0151 284 1919 / 0151 233 4610
northcote-ao@northcote.liverpool.sch.uk

At Northcote Primary, we believe teaching Philosophy for Children helps children to think, communicate and express themselves better. P4C helps to develop higher order thinking skills and helps children learn to co-operate with others.

It promotes a forum for open dialogue in which students exchange and discuss ideas and opinions of their own and others. Pupils are encouraged to ask questions, sift arguments and explore alternative ideas. Above all, we encourage the students to try to understand each other. After the discussion the children and teacher reflect on the quality of the thinking, reasoning and participation. We then suggest how they could improve; either as individuals or as a group (community).

If you have any questions about P4C then ask your class teacher or see Mrs Ashton (the P4C coordinator).

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Updated P4C policy 2019-20 (1)

 

Our Northcote Curriculum is designed with the intent to maximise the potential of all of our pupils; intellectually, socially, morally, emotionally and culturally.  We take every opportunity to encourage a love for learning within all of our pupils, based around a resilience for learning and achieving greatness.  Most importantly we allow our children to learn in a safe and stimulating environment, where their views are valued.

Implementation – P4C is delivered as part as our Social values.

P4C promotes an enquiry based curriculum where pupils are encouraged to ask questions and find the answers through discussion of social values.  Therefore, children develop the ability to recognise differences and explore these constructively. P4C is taught weekly through stand-alone lessons as well as through opportunities for purposeful cross curricular links. For example, in R.E we explore a wide variety of beliefs and cultures. In Shared reading for making right/wrong choices and consequences through stories e.g. Goldilocks and the three bears.  P4C plays a vital part in our mission to promote the development of vocabulary by giving children engaging topics to discuss.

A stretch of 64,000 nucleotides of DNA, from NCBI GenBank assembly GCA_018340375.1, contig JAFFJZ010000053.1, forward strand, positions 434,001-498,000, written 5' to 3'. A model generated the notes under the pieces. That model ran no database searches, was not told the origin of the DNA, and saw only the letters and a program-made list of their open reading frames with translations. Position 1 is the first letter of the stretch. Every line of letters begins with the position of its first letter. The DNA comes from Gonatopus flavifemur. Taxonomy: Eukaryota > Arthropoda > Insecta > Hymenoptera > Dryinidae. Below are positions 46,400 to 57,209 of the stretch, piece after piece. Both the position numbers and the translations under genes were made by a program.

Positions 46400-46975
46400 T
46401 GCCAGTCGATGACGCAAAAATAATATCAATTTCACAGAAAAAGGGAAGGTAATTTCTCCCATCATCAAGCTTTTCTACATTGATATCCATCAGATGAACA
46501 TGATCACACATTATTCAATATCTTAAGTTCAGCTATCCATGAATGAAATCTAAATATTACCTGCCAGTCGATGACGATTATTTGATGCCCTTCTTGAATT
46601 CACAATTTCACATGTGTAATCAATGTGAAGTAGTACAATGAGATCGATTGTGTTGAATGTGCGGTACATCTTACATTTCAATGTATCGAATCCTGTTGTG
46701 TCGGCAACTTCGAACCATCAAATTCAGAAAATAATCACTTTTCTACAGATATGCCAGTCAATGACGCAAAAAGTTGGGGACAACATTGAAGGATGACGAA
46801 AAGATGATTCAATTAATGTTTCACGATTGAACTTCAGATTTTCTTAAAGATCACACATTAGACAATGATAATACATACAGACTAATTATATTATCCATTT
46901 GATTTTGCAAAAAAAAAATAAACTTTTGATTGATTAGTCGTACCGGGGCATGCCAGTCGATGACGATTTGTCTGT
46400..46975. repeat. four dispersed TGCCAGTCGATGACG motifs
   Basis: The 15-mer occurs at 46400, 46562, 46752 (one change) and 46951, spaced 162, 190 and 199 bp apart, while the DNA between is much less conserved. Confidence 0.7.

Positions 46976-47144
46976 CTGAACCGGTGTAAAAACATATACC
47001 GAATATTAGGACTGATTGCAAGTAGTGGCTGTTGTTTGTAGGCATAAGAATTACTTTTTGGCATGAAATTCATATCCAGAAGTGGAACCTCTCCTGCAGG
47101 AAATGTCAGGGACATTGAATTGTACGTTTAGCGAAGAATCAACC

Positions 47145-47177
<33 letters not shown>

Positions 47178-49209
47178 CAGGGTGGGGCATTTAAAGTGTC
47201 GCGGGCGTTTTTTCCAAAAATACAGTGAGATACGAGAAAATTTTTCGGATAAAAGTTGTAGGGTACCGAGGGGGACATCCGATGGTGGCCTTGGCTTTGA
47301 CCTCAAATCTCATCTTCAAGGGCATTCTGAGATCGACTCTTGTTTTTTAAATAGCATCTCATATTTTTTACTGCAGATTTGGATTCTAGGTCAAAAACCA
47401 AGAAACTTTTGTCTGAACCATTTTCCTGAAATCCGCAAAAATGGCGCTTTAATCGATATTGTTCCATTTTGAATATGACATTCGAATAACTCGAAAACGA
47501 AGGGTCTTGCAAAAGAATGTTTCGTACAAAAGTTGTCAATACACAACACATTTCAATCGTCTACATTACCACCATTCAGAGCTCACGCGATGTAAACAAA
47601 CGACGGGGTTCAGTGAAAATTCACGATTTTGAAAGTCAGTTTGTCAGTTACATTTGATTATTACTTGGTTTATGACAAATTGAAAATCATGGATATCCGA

The approach fostered through P4C will help to develop higher levels of self-esteem and intellectual confidence for both KS1 and KS2 children. Pupils learn the skills to be clear in their thinking so that they can explain their ideas, give good reasons for their views and develop their vocabulary. It teaches patience, respect to others and a better understanding of the world around us.

It has been part of the Northcote Curriculum for three years. All teachers have had relevant training and a wealth of experience in delivering the lessons.  We promote a ‘sharing of good practise’ throughout the school with less experienced teachers watching how effective P4C is delivered by more experienced practitioners.  Our school works in collaboration with 6 other local schools; here the subject leaders meet and discuss aspects of the P4C curriculum, sharing good practice and ideas for purposeful teaching and learning.

Children learn through the 10 steps of philosophical enquiry:

  1. Getting Set – a group activity
  2. Presentation of a Stimulus
  3. Private Reflection
  4. Shared Reflection
  5. Formulation of questions
  6. Airing of questions
  7. Selection (voting)
  8. First Thoughts
  9. Building Ideas Together
  10. Final Thoughts

A typical philosophy lesson starts with a game and then the children being given a stimulus, such as a picture book, a video or a piece of music or artThey will create a list of philosophical questions inspired by the stimulus – anything from, ‘Are friends more important than family?’ to, ‘Is it ever okay to steal?’ – and vote on which one to talk about. The class then has an ‘enquiry’ – an open dialogue – around that question.

Our Social Values Curriculum promotes good morals and values.  This is celebrated in assemblies through our Code of Conduct award each week. P4C learning is evidenced through floor books which will feature photographs of the children taking part in the lessons.

 

Impact –

Each lesson finishes with a debrief of enquiry.  Here the children decide what has worked well and what could be improved.  This is a fantastic opportunity for the children to self-assess themselves and their new learning and understanding.  Each lesson builds on the previous and children’s skills are improved upon throughout each topic. It is also clear to see the progression of skills throughout the school through the children’s ability to discuss complex questions.  Subject and school leaders monitor the impact of our curriculum provision through completing regular monitoring, that includes listening to the voice of our children.

P4C in KS1

  

 

P4C in KS2

 

 

 

 

 

https://www.bbc.co.uk/cbeebies/shows/whats-the-big-idea  

 

https://www.thephilosophyman.com/about/aboutp4c